Pfsense users - how do you prioritise rclone traffic?

Any other pfsense users out there? How do you traffic shape your rclone traffic?

My setup is I use rclone to stream from gdrive and to backup files off my local server. I want to be able to prioritise my rclone traffic but I can't figure out how to include it in my traffic shaping rules.

At the moment I'm just using simple PRIQ shaping and assigning traffic to queues.

How are others tackling this?

You need to be more specific as the shaping would relate to what backend you are using.

What more info do I need to post?

Are you running it all from the same machine?

Are you trying to prioritize the streaming traffic which is download?

Are you trying to shape the upload?

Are you running the upload from the same machine/IP?

Are you hitting a specific issue you are trying to solve now?

What version of rclone are you running?

What's your mount setup now?

if you have a spare IP: use a second dedicated IP address and bind rclone to it. prioritize the said IP in your rules.

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  • Same Machine - unRAID
  • I'm curious to see what others do, but my priority is streaming - both down and up (to remote users)
  • no (i.e. rclone move)
  • All on unRAID with one external IP available (although can use VPN but shaping gets harder then)
  • No, just want to ensure streaming prioritised in pfsense and want to see what approach others have taken....
  • rclone v1.50.2, os/arch: linux/amd64, go version: go1.13.4

rclone mount --allow-other --buffer-size 256M --dir-cache-time 720h --drive-chunk-size 512M --log-level INFO --vfs-read-chunk-size 128M --vfs-read-chunk-size-limit off --vfs-cache-mode writes tdrive_vfs: /mnt/user/mount_rclone/tdrive_vfs

I don't have access to an external IP address. I have been considering seeing if I can run rclone in a docker so I can assign an internal IP address to it to shape

you can setup your computer with another local ip address on the network card and use this flag
--bind string Local address to bind to for outgoing connections, IPv4, IPv6 or name
and have your router prioritize that local ip address

on windows, it would look like this:

Wireless LAN adapter BUILTIN.WIFI:
Physical Address. . . . . . . . . : D8-F2-CA-55-53-ED
DHCP Enabled. . . . . . . . . . . : No
Autoconfiguration Enabled . . . . : Yes
IPv4 Address. . . . . . . . . . . : 192.168.62.8(Preferred)
Subnet Mask . . . . . . . . . . . : 255.255.255.0
IPv4 Address. . . . . . . . . . . : 192.168.62.132(Preferred)
Subnet Mask . . . . . . . . . . . : 255.255.255.0
Default Gateway . . . . . . . . . : 192.168.62.1
DNS Servers . . . . . . . . . . . : 192.168.62.1

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In my opinion the most important thing for a home connection is not to fill up your upload and download 100%.

If you do you'll be creating queues in the ISP's router and your router which will kill interactivity and blocks ACKs for downloads and generally kills connectivity.

I do this by capping the upload and download at 90% (say) of their maximum rate, and I also prioritise small packets to keep the ACKs flowing through the local queues and to keep interactive sessions low latency.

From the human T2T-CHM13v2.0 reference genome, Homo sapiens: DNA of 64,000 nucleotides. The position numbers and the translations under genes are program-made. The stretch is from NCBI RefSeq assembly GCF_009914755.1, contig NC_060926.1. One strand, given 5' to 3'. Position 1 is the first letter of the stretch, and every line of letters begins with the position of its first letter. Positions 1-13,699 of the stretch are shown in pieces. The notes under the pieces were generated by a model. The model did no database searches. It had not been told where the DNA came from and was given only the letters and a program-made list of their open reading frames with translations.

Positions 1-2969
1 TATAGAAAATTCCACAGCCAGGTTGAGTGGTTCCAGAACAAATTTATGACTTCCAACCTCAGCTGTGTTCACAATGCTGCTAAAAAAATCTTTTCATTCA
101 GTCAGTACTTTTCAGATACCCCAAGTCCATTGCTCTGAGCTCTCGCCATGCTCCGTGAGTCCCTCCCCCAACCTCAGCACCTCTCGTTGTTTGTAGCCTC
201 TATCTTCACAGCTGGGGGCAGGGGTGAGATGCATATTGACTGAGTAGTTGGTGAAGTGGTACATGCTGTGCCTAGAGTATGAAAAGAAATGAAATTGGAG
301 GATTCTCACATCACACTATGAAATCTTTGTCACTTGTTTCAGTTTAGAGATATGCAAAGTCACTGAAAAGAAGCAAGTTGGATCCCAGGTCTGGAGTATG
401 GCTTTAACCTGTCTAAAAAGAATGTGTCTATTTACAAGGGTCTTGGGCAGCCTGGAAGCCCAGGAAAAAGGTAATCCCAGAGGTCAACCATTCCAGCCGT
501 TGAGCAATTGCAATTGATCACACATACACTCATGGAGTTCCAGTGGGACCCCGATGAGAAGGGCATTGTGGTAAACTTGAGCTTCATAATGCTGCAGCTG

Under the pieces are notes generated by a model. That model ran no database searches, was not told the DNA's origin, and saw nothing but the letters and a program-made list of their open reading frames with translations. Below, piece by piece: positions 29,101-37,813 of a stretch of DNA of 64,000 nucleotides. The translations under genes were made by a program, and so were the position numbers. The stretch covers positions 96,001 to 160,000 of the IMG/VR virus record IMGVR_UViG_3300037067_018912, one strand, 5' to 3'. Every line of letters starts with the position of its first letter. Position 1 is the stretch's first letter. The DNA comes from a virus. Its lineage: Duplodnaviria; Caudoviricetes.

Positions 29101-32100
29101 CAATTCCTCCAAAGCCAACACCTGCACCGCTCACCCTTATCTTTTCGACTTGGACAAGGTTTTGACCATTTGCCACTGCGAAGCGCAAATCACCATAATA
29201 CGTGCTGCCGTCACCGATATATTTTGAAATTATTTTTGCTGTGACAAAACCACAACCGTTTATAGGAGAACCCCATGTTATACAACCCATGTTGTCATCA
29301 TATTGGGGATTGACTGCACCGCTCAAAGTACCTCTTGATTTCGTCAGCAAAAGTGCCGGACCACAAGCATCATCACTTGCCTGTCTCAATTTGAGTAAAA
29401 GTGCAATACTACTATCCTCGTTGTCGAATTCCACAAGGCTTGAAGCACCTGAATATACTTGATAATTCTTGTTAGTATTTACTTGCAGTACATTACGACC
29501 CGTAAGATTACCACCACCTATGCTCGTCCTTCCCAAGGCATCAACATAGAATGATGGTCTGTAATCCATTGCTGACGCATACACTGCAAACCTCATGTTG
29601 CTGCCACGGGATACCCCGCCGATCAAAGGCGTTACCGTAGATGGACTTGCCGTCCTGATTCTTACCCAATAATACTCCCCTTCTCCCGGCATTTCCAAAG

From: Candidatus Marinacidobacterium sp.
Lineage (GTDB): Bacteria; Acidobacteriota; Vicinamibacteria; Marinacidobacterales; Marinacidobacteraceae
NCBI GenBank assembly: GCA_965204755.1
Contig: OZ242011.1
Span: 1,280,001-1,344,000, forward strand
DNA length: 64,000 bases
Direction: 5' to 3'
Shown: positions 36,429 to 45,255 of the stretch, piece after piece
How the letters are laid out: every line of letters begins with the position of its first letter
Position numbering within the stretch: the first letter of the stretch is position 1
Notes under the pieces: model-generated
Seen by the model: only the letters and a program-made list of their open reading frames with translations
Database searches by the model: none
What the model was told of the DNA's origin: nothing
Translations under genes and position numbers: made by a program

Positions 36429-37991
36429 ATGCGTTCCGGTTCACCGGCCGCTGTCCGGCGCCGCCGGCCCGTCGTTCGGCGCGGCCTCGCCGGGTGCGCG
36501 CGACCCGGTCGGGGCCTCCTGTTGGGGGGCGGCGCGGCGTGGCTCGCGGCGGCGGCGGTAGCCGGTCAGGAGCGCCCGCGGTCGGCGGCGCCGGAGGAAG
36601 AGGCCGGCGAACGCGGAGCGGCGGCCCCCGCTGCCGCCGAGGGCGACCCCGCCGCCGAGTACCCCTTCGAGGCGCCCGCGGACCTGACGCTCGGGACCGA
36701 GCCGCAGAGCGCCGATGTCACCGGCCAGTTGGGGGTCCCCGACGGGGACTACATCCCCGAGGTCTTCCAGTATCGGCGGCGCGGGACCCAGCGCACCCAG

I do this in my linux gateway box with the https://github.com/magnific0/wondershaper script.

I tune it by running a big upload and a big download together and use ping to find the rates where the latency drops back to normal even though you are filling the pipe in both directions.

I imagine you can do exactly the same things with pfsense :slight_smile:

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Not sure you need to assign it per se. It depends on what is causing you problems. You can prioritize Google API traffic if you want to go that route.

I do it a little different as I downgrade traffic that would have a chance to fill up my upload so torrents all get downgraded.

That leaves the rest of my pipe for everything else and it's shaped as well. I've never had issues with my traffic but my setup has evolved over time and is very specific for my environment.

I use OPNSense over PFSense as that gives me a bit more out of the box in terms of shaping I can use FQ-Codel which works better for my use case.

It also depends on what bandwidth you are working with too. If your upload is too low, it's hard to shape it. I have gigabit FIOS so it's much easier to create buckets for the traffic.

Thank you @asdffdsa and @seuffert - I didn't realise (although it's obvious now) now that you can create virtual IP addresses.

A quick google and I learnt about ifconfig (I use unRAID but I'm not technical at all) and I created a new IP, bound one of my mounts to it and now I can see the traffic separated out using --bind.

I'm going to create a few more IPs so I can shape my streams, backups and uploads differently.

Brilliant

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Totally agree and I prioritise my ACKs as well - amazing the difference this makes to traffic

is deprecated. You should use

ip add

instead.

More: https://p5r.uk/blog/2010/ifconfig-ip-comparison.html

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Thanks - I'm new to this. Updated my scripts.

Update on shaping: working perfectly so far. I've bound my mounts to a high-priority IP and my uploads to a low priority IP, even lower than torrents etc as there's no rush to upload them and over the course of a day my transfer is high enough

Any UBNT users here?